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The Problem
Blurb

The threat to our climate is becoming graver with each passing year. According to the National Oceanic and Atmospheric Administration (NOAA) the decade from 2000-2009 was the warmest on record. And 2010 was the warmest single year on record. Well-known climatologist James Hansen says, “If humanity wishes to preserve a planet similar to that on which civilization developed and to which life on Earth is adapted, paleoclimatic evidence and ongoing climate change suggest that CO2 [in the atmosphere] will need to be reduced from its current 385 ppm [parts per million] to at most 350 ppm.”

CO2 per CapitaThis means that in order to have an equitable world decline in consumption, Americans will need to cut their CO2 emissions (and thus fossil fuel energy use) by 90% by the year 2050, or about 3-4% per person per year. As the graph at right shows, we in the U.S. need to go from generating approximately 19 metric tons of CO2 per person per year, to 1-2 metric tons. As the world’s largest emitter of greenhouse gases, we should not only make the largest cuts, we should lead the way.

A worldwide peak in oil production (Peak Oil) was first predicted in the 1950s. Peak Oil theory states that the world has a fixed amount of oil and at some point production will begin to decline, regardless of how much exploration and drilling is done. The International Energy Agency (IEA) in its 2010 Annual Report acknowledged that Peak Oil for “conventional oil” has already occurred. The IEA estimates Peak Oil for all liquids could occur by 2020. (Read a Q&A on Peak Oil here.)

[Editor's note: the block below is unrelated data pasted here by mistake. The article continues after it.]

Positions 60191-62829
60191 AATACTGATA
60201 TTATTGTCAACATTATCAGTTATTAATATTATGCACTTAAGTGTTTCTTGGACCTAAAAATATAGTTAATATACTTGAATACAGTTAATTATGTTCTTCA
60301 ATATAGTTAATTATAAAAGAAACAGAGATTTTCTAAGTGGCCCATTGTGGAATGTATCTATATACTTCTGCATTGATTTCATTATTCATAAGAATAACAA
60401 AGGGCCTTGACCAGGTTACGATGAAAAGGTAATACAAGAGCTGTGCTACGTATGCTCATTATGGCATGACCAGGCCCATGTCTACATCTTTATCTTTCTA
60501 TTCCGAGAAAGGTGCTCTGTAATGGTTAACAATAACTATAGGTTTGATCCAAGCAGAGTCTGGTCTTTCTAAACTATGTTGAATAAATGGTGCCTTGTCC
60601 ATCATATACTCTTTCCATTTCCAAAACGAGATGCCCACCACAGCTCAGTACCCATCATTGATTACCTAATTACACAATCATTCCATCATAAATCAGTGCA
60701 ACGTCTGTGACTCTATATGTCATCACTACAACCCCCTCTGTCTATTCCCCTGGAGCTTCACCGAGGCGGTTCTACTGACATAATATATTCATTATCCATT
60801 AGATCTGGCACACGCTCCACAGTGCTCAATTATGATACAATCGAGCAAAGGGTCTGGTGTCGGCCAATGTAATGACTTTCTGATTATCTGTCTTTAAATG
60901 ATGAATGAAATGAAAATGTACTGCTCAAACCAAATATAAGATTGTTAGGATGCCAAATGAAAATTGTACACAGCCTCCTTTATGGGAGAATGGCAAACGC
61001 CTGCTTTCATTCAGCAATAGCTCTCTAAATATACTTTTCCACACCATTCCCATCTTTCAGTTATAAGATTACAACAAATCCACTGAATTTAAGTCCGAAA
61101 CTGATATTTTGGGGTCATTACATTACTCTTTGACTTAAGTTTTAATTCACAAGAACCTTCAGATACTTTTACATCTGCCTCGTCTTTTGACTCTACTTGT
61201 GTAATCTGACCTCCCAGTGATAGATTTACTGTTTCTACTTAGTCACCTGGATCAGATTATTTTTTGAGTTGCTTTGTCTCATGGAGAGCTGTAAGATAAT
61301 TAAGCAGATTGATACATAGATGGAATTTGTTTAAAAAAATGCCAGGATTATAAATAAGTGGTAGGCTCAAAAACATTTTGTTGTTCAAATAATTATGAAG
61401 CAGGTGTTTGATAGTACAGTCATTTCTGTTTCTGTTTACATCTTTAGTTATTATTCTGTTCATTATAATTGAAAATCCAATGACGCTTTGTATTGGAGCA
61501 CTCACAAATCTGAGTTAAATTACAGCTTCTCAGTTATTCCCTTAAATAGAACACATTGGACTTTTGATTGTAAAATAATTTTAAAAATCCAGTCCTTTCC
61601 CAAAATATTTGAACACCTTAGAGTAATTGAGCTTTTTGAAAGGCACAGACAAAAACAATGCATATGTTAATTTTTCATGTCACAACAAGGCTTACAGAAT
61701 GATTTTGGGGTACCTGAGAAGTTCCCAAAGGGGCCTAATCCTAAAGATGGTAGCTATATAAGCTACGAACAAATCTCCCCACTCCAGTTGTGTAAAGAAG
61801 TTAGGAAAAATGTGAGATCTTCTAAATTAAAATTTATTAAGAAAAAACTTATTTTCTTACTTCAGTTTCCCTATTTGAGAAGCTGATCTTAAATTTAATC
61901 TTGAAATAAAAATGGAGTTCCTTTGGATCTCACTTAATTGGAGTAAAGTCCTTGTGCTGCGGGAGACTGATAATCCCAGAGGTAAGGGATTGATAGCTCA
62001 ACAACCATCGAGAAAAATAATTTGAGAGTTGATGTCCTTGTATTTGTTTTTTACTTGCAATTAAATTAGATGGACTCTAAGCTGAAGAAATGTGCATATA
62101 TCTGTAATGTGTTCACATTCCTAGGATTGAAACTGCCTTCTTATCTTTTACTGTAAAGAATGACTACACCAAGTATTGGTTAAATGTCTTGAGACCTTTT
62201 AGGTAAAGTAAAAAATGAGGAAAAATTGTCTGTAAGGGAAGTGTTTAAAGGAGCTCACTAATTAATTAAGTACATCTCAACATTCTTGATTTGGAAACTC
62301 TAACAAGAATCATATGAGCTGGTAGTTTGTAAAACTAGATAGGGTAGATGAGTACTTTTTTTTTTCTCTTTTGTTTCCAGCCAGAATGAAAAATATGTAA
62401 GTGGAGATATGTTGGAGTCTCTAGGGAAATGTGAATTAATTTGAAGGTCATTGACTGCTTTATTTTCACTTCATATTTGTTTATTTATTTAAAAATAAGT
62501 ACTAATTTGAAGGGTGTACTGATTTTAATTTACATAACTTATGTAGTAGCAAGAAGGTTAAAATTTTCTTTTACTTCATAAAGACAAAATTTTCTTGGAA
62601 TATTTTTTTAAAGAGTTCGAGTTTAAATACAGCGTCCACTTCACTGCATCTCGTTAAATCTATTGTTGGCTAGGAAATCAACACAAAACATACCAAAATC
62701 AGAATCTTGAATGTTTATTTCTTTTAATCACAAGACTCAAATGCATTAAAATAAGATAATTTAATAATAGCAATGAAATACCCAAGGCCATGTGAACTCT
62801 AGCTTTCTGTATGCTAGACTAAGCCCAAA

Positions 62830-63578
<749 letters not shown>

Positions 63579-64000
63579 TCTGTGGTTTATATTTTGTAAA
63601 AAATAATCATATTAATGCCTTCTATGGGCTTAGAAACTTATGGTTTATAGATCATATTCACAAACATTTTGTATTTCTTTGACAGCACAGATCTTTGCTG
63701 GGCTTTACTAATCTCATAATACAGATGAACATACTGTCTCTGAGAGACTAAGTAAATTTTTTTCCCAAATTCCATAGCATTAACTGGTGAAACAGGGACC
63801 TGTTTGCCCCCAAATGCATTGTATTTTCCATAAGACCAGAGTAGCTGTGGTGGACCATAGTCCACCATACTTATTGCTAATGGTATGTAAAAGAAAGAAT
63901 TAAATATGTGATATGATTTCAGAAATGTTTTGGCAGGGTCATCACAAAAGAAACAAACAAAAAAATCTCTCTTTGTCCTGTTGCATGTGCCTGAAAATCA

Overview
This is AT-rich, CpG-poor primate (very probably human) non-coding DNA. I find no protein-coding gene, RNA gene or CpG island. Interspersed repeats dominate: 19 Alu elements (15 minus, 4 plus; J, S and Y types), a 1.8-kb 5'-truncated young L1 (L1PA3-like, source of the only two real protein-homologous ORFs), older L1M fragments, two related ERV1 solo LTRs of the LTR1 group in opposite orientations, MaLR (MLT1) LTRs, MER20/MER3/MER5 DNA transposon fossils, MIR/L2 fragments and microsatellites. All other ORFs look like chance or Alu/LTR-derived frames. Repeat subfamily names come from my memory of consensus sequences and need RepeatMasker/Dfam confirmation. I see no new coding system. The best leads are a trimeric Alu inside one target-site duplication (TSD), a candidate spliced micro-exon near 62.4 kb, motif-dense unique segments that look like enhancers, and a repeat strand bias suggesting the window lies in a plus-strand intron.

Peak Oil and Gas

Companies that have the most investments in oil, and the financiers who invest in oil exploration, are giving off clear signals that they know Peak Oil is coming. While companies like Shell, Exxon Mobil and BP have posted record profits in the last few years, these same companies are spending less and less on finding new oil, as the cost of exploration begins to exceed the revenue from the oil discovered. “The great merger mania is nothing more than a scaling down of a dying industry,” said Goldman Sachs in a 2004 report, “in recognition of the fact that 90% of global conventional oil has already been found.”

Wealth by Nations

During the fossil fuel era, inequity increased significantly. Fossil fuels brought economic growth, but not to everyone. The theme of economic growth was “a rising tide lifts all boats.” But the advantages of fossil fuel prosperity were not distributed equally. Peak Oil and Climate Change imply a future contracting of the economy, leaving us uncertain about how to deal with the record level of inequity that has developed in the past fifty years.

Given that our insatiable demand for energy is generating climate-threatening levels of CO2, and at the same time we’re also running low on the fossil fuels that are burned to create that energy, what can we do? This is the question we are trying to answer with Plan C Solutions, a concept of Curtailment and Community.

We believe the most effective way to deal with energy shortages and alleviate global warming is to consume less energy by reducing the goods and services we use – to curtail many of our energy dependent activities. This is in contrast to “conservation” or “efficiency” which normally means reducing energy consumption by becoming more efficient in producing goods and services, hoping we can maintain our current life style. “Community” provides a context of cooperation – a way of working together so that curtailing energy use is more easily accomplished.

Read about all our Plan C solutions.

 

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